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Chest wall necrosis and empyema resulting from attempting suicide by injection of petroleum into the pleural cavity
  1. M Eskandarlou1,
  2. A H Moaddab2
  1. 1Department of Surgery, School of Medicine, Hamedan University of Medical Sciences and Health Services, Hamedan, Iran
  2. 2School of Medicine, Hamedan University of Medical Sciences and Health Services, Hamedan, Iran
  1. Correspondence to Dr Mahdi Eskandarlou, Department of Surgery, School of Medicine, Hamedan University of Medical Sciences and Health Services, 105 Saeedieh Street, Hamedan, Iran; dreskandarlou_m{at}yahoo.com

Abstract

Hydrocarbon poisoning such as that of benzene and petroleum usually occurs accidentally by inhalation or ingestion of these cytotoxic chemical compounds. Intravenous or subcutaneous injection of petroleum compounds with intent of suicide or abuse is an extraordinary event that can result in local damage or systemic toxicity such as tissue necrosis, abscess formation, respiratory system failure and partial damage to the kidneys, the brain and the nervous system. In this article, we describe a 31-year-old man who was admitted in the surgery ward of Besat Hospital. He had widespread necrosis and infection of the chest wall soft tissue and also had empyema after a suicidal attempt by injection of 40 ml of petroleum into the left hemithorax. The patient underwent repeated surgical debridement of the chest wall necrotic tissues. With segmentectomy and flap reconstruction of the chest wall wound, he recovered completely and was discharged. Our report supports early and aggressive surgical debridement of necrotic tissue, thoracotomy tube insertion and special care of respiratory system toxicity after chest wall injection of petroleum. Regarding the basis of clinical findings and paraclinical investigations that measure lung parenchymal necrosis with empyema and fistula formation, thoracotomy and decortication with or without lung tissue resection and also chest wall reconstruction are the standard treatment of these patients.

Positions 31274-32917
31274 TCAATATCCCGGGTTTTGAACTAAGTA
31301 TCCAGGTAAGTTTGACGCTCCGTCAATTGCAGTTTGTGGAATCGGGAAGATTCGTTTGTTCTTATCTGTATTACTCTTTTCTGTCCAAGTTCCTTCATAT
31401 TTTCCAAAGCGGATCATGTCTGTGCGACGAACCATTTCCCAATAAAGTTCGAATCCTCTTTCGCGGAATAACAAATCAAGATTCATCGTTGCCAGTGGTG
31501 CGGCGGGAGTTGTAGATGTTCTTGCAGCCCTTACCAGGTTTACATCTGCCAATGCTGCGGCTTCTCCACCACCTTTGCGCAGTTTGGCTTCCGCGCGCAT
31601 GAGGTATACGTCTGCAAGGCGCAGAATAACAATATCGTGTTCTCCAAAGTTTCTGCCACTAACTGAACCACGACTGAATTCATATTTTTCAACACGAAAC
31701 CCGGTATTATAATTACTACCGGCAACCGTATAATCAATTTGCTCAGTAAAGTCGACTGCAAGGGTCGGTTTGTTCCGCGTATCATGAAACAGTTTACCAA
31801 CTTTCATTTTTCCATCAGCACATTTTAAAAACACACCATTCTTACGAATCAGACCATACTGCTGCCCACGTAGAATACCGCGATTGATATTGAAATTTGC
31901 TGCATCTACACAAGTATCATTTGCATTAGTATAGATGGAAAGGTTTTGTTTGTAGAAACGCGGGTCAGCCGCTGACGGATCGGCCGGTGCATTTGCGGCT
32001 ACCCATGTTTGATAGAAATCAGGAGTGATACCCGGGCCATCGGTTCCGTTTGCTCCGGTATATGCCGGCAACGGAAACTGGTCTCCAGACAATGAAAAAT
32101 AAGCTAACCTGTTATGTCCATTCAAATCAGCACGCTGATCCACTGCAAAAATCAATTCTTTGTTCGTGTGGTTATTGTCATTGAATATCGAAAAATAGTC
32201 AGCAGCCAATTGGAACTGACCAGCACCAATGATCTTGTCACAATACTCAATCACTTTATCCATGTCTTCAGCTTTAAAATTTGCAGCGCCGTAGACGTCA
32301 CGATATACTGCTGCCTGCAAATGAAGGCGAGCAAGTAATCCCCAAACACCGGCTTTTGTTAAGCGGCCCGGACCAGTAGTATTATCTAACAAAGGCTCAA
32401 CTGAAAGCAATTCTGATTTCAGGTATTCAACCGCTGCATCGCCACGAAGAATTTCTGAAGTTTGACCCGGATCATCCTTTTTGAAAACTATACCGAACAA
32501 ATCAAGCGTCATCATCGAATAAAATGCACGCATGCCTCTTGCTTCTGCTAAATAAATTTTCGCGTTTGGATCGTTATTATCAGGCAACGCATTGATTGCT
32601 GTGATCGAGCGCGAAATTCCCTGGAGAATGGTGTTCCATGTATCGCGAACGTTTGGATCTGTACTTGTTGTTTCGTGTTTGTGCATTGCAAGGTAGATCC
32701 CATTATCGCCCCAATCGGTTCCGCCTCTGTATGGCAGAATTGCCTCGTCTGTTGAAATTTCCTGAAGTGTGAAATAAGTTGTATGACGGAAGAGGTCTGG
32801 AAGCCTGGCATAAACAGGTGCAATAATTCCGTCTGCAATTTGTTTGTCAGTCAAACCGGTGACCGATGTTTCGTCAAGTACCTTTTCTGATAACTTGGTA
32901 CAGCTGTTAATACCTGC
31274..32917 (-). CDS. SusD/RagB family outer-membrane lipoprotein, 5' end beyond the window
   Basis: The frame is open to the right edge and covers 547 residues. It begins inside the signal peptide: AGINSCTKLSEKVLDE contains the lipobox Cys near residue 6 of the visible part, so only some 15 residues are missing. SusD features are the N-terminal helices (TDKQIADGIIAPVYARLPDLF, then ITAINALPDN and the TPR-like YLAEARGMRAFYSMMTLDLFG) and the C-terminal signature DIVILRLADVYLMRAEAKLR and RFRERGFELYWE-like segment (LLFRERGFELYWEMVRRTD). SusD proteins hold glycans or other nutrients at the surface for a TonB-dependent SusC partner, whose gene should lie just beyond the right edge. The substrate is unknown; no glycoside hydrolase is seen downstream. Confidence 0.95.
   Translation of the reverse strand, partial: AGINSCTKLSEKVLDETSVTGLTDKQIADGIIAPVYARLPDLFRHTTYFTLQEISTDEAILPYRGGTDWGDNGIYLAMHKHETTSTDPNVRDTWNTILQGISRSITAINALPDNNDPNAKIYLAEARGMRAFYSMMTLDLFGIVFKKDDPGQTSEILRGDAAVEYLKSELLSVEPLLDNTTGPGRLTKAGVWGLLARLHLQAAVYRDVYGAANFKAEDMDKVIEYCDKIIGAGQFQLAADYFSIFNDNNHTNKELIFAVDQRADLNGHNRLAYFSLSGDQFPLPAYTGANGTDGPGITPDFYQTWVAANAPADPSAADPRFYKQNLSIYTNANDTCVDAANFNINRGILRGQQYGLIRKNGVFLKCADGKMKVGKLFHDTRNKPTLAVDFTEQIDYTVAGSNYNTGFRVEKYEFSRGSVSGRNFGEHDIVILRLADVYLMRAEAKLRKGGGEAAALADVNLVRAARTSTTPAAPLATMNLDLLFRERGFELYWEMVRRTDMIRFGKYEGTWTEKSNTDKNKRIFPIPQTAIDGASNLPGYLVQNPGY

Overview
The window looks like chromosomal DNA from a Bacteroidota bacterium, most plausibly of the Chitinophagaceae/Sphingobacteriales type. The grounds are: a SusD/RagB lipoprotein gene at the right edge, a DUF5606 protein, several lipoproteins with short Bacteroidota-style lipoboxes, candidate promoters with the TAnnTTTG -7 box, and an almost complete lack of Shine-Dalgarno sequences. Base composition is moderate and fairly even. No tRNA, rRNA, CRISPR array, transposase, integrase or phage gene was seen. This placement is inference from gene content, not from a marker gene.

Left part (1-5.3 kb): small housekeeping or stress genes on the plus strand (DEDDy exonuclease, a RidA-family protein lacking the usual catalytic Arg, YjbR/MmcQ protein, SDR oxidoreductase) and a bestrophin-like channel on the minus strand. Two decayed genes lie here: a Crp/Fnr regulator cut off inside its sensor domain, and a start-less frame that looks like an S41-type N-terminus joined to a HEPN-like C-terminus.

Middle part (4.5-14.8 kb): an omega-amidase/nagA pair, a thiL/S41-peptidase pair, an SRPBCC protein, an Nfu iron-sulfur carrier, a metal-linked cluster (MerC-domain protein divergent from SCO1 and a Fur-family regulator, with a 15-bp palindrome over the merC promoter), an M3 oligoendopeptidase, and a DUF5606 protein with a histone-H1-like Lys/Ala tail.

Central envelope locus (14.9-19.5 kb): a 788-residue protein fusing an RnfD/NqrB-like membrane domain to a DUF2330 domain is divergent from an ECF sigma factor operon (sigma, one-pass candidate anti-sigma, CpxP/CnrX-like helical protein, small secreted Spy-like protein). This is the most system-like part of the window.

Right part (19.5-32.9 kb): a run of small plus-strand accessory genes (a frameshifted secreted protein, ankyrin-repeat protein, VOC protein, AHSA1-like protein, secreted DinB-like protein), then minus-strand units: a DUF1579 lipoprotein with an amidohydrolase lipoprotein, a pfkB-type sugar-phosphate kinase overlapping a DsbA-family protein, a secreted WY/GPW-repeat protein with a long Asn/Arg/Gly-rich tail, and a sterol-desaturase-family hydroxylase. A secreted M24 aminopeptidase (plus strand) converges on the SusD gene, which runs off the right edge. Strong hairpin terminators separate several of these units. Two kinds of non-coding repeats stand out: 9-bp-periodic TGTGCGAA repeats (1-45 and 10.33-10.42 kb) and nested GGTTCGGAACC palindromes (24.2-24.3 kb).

• Thoracic petroleum injection
  • chest wall necrosis
  • empyema
  • lung resection
  • mental health
  • self-harm
  • musculoskeletal
  • soft tissue injury
  • poisoning
  • research
  • operational

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Footnotes

  • Competing interests None.

  • Provenance and peer review Not commissioned; not externally peer reviewed.

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